Flattening Filter-Free Beams in Intensity-Modulated Radiotherapy and Volumetric Modulated Arc Therapy for Sinonasal Cancer

PLOS ONE, Jan 2016

Purpose To evaluate the dosimetric impacts of flattening filter-free (FFF) beams in intensity-modulated radiotherapy (IMRT) and volumetric modulated arc therapy (VMAT) for sinonasal cancer. Methods For fourteen cases, IMRT and VMAT planning was performed using 6-MV photon beams with both conventional flattened and FFF modes. The four types of plans were compared in terms of target dose homogeneity and conformity, organ-at-risk (OAR) sparing, number of monitor units (MUs) per fraction, treatment time and pure beam-on time. Results FFF beams led to comparable target dose homogeneity, conformity, increased number of MUs and lower doses to the spinal cord, brainstem and normal tissue, compared with flattened beams in both IMRT and VMAT. FFF beams in IMRT resulted in improvements by up to 5.4% for sparing of the contralateral optic structures, with shortened treatment time by 9.5%. However, FFF beams provided comparable overall OAR sparing and treatment time in VMAT. With FFF mode, VMAT yielded inferior homogeneity and superior conformity compared with IMRT, with comparable overall OAR sparing and significantly shorter treatment time. Conclusions Using FFF beams in IMRT and VMAT is feasible for the treatment of sinonasal cancer. Our results suggest that the delivery mode of FFF beams may play an encouraging role with better sparing of contralateral optic OARs and treatment efficiency in IMRT, but yield comparable results in VMAT.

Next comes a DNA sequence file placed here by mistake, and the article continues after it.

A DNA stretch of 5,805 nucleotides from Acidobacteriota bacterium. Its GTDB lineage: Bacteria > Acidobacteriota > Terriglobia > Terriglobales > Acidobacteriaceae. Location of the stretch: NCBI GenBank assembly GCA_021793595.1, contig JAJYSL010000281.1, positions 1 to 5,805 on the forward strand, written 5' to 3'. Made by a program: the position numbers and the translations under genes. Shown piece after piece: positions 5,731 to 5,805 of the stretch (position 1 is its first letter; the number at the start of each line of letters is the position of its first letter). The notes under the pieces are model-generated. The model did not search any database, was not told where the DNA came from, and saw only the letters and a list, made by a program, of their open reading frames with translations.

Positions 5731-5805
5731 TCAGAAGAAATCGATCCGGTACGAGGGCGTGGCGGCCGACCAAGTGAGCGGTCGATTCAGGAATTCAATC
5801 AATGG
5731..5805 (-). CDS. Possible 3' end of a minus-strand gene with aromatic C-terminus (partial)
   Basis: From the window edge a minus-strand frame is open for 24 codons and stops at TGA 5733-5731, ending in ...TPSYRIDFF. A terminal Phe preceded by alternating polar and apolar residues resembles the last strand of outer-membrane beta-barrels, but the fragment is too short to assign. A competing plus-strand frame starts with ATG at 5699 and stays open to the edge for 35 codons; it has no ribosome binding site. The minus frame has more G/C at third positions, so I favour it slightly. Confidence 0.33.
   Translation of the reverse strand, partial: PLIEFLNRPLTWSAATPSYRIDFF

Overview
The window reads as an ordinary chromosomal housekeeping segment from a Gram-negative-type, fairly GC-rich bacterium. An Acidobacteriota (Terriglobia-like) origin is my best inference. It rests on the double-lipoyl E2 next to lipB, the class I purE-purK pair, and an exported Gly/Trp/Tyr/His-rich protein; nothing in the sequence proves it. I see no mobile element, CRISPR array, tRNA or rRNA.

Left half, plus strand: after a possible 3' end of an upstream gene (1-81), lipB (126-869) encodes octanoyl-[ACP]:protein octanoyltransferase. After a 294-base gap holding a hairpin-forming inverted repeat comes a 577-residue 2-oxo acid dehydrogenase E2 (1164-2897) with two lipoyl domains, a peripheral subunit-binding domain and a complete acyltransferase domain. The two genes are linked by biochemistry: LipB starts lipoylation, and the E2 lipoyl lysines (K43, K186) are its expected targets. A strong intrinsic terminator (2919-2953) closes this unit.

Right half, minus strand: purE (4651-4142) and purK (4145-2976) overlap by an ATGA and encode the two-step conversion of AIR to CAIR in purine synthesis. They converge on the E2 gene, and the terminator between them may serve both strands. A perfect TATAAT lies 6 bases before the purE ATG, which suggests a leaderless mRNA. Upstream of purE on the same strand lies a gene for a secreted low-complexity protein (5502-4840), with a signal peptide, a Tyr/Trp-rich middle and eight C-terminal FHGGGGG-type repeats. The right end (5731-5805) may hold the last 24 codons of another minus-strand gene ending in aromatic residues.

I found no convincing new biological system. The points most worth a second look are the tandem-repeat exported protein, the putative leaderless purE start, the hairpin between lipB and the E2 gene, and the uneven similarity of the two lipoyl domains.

A PDF file should load here. If you do not see its contents the file may be temporarily unavailable at the journal website or you do not have a PDF plug-in installed and enabled in your browser.

Alternatively, you can download the file locally and open with any standalone PDF reader:


Flattening Filter-Free Beams in Intensity-Modulated Radiotherapy and Volumetric Modulated Arc Therapy for Sinonasal Cancer